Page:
Transcribed from E.F. Hollibaugh's Biographical history of Cloud County, Kansas biographies of representative citizens. Illustrated with portraits of prominent people, cuts of homes, stock, etc. [n.p., 1903] 919p. illus., ports. 28 cm. Scanned from a copy held by the State Library of Kansas.
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C.E. Sweet, one of the old residents and best known business men of Concordia, is a native of Hornellsville, New York, born in 1848. His father, E.D. Sweet, came from New York, his native state, to Kansas in 1872, and located in Greenleaf, Washington county, Kansas, where he lived until his death in 1895. His mother died in 1872. Both his paternal and maternal antecedents were of New York.

Mr. Sweet's early education was limited to a few months' schooling. When a youth of seven years he drove a team on the canal, where his father owned two boats and from this occupation he went on to a farm. When he came to Kansas in 1872, he carried the mail from Waterville to Washington, and later bought the stage line that operated between those two points, which he drove for several years. He then employed the services of a driver but retained the line until the railroad was built through in 1878, when he came to Concordia and formed a partnership with Mr. Burtis, under the name of Burtis & Sweet, and established a general stock of hardware and implements. Two years later Mr. Burtis sold his interests to J.A. Wyer and the firm became Sweet & Wyer, and continued under this management for a period of ten years, and were succeeded by Robinson & McCrary. Mr. Sweet was then on the retired list for about nine years, but retained his residence in Concordia. In connection with Mr. Bloom he opened a hardware store in his present quarters on the corner of Sixth and Broadway in 1884, under the firm name of Sweet & Bloom. Mr. Sweet bought Mr. Bloom's interests in 1888, assuming control and has conducted the business continuously and very successfully ever since.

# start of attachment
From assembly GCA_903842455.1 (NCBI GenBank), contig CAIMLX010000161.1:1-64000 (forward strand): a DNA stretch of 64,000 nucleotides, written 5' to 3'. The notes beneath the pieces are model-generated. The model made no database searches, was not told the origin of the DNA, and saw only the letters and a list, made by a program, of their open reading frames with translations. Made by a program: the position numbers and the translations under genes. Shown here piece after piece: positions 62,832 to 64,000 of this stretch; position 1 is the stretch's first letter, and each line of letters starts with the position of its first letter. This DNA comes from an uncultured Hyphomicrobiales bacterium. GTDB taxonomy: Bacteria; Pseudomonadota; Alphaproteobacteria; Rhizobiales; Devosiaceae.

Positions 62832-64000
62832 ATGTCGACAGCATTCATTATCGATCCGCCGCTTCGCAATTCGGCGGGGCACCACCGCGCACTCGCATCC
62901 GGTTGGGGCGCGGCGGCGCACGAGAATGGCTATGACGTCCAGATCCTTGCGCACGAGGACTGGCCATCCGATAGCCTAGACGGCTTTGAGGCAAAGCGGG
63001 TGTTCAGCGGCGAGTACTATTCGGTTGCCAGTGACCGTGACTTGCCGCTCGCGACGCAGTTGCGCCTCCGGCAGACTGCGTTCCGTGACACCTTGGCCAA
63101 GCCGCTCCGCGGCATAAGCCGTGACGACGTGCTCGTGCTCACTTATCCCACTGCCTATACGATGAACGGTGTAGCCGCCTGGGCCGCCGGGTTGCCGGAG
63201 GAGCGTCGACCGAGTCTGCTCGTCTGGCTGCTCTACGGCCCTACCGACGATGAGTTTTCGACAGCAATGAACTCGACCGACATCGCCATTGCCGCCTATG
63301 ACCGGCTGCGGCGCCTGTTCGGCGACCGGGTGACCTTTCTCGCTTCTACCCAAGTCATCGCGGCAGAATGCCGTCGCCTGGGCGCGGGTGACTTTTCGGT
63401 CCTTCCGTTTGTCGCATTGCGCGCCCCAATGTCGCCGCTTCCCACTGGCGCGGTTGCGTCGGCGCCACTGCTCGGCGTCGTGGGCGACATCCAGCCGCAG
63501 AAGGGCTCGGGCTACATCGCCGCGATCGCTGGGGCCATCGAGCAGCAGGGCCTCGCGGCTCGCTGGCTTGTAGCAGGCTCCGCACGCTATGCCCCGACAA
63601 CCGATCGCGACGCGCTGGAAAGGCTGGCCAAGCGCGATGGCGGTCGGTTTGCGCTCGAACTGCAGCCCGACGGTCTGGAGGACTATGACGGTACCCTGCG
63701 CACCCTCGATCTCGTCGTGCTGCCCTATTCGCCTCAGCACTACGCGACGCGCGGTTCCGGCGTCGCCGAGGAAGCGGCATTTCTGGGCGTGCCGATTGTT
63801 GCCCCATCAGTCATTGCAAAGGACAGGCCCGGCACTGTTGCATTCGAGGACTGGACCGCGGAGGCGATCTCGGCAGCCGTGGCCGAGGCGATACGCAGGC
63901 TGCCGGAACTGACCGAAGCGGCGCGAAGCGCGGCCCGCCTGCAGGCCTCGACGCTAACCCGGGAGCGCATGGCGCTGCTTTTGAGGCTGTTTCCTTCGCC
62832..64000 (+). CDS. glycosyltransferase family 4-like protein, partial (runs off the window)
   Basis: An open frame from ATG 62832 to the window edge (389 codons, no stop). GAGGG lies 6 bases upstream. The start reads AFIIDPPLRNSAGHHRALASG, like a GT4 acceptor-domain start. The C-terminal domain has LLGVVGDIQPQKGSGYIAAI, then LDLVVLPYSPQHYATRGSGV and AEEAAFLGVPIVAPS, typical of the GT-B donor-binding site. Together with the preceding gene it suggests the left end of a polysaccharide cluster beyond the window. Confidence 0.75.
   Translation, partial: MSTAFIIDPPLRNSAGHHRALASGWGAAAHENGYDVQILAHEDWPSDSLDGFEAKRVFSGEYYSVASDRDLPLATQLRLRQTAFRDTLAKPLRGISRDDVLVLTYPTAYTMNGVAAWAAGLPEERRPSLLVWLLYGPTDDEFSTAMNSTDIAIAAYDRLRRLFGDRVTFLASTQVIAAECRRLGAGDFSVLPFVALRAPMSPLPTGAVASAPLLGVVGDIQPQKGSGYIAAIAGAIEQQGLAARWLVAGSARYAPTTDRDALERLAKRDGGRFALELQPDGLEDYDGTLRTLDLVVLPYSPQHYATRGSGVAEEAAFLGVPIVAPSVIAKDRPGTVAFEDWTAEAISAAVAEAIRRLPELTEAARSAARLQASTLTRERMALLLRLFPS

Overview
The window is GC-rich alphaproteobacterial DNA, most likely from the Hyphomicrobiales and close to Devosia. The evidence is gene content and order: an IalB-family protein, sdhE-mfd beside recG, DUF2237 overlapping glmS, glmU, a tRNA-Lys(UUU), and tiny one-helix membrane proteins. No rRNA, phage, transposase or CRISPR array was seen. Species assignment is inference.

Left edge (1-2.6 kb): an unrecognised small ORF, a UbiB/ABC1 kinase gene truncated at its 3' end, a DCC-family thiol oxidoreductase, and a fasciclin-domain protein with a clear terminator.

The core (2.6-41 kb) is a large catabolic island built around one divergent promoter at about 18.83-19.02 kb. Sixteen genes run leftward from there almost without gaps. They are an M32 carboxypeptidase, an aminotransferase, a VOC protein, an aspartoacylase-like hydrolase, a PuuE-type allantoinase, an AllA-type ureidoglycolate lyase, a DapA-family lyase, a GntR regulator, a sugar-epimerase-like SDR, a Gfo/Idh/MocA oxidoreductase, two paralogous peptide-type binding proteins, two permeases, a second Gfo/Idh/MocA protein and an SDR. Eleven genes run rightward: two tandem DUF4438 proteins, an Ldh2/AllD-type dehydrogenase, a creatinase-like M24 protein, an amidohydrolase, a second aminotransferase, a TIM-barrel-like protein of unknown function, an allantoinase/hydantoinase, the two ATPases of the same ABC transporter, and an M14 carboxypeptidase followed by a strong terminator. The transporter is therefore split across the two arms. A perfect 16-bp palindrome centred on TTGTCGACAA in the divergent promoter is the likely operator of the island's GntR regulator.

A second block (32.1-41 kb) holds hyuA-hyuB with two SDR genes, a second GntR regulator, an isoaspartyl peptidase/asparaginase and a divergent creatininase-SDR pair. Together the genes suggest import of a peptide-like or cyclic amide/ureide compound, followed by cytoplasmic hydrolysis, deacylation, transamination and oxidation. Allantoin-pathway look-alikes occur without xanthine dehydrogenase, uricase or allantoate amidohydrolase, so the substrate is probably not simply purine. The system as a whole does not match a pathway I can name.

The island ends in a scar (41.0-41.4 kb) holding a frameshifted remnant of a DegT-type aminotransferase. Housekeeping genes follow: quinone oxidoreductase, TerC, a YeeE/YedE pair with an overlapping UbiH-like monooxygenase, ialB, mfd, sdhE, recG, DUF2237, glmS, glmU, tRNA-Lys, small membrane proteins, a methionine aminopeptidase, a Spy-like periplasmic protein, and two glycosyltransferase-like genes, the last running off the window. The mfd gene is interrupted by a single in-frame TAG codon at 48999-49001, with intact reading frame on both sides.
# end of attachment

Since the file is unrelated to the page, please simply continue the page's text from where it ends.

When the firm of Wyer & Sweet retired from the hardware business they organized a bank at Red Lake Falls, Minnesota, and also purchased a flour and grist mill as a sort of speculation, and retained their principal interests there for about five years. He was also interested for a number of years in a foundry, the firm of Sweet & Crider. These enterprises were not a financial success, owing to the approaching hard times and inability of men in their employ. Mr. Sweet erected the building occupied by his present business in 1880. It is a large, two-story brick structure, one hundred and thirty-two by forty-four feet. He carries an extensive stock of shelf and heavy hardware, implements, harness department, paints and oils, tin shop and plumbing. He is interested largely in real estate and owns several business blocks and residences in the city of Concordia. Mr. Sweet is a self-made man but has not gained his wealth without his share of early struggles.

Mr. Sweet was married in 1873 to Emma Height, who was deceased in 1880. In 1893 he was married to Clarissa Coleman, of Bridgeport, Connecticut. Mr. Sweet is a believer in Republican principles and always votes that ticket. They are members and active workers of the Methodist Episcopal church. - [Shortly after the above article was prepared, the Sweet Hardware Company went under the control of Foote & Ossmann, Mr. Sweet withdrawing from the firm.]